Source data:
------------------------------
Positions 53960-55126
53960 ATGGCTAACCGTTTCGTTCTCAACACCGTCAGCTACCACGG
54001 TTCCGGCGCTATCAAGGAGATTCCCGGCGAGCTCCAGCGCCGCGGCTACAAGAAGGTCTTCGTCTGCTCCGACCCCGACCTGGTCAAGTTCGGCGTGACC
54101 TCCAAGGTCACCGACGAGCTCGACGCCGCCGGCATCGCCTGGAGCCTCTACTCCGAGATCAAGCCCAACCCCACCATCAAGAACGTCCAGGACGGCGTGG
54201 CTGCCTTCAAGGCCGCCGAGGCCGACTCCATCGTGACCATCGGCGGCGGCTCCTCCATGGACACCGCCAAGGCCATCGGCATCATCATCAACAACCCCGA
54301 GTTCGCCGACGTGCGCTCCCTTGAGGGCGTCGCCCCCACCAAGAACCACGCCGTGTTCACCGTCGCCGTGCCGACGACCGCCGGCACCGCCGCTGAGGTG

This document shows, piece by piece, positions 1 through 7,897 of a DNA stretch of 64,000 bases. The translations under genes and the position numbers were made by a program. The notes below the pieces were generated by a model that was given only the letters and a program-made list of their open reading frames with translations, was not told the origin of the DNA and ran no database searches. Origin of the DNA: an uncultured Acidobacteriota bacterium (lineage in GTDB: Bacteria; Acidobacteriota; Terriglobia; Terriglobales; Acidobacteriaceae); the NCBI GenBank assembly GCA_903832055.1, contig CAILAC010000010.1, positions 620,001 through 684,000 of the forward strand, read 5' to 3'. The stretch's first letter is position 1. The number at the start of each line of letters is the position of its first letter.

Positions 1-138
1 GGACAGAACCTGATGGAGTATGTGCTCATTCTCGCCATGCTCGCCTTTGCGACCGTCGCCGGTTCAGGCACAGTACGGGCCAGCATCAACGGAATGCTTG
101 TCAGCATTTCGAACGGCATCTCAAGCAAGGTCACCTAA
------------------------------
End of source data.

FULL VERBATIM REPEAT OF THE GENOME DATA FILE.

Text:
Positions 53960-55126
53960 ATGGCTAACCGTTTCGTTCTCAACACCGTCAGCTACCACGG
54001 TTCCGGCGCTATCAAGGAGATTCCCGGCGAGCTCCAGCGCCGCGGCTACAAGAAGGTCTTCGTCTGCTCCGACCCCGACCTGGTCAAGTTCGGCGTGACC
54101 TCCAAGGTCACCGACGAGCTCGACGCCGCCGGCATCGCCTGGAGCCTCTACTCCGAGATCAAGCCCAACCCCACCATCAAGAACGTCCAGGACGGCGTGG
54201 CTGCCTTCAAGGCCGCCGAGGCCGACTCCATCGTGACCATCGGCGGCGGCTCCTCCATGGACACCGCCAAGGCCATCGGCATCATCATCAACAACCCCGA
54301 GTTCGCCGACGTGCGCTCCCTTGAGGGCGTCGCCCCCACCAAGAACCACGCCGTGTTCACCGTCGCCGTGCCGACGACCGCCGGCACCGCCGCTGAGGTG

This document shows, piece by piece, positions 1 through 7,897 of a DNA stretch of 64,000 bases. The translations under genes and the position numbers were made by a program. The notes below the pieces were generated by a model that was given only the letters and a program-made list of their open reading frames with translations, was not told the origin of the DNA and ran no database searches. Origin of the DNA: an uncultured Acidobacteriota bacterium (lineage in GTDB: Bacteria; Acidobacteriota; Terriglobia; Terriglobales; Acidobacteriaceae); the NCBI GenBank assembly GCA_903832055.1, contig CAILAC010000010.1, positions 620,001 through 684,000 of the forward strand, read 5' to 3'. The stretch's first letter is position 1. The number at the start of each line of letters is the position of its first letter.

Positions 1-138
1 GGACAGAACCTGATGGAGTATGTGCTCATTCTCGCCATGCTCGCCTTTGCGACCGTCGCCGGTTCAGGCACAGTACGGGCCAGCATCAACGGAATGCTTG
101 TCAGCATTTCGAACGGCATCTCAAGCAAGGTCACCTAA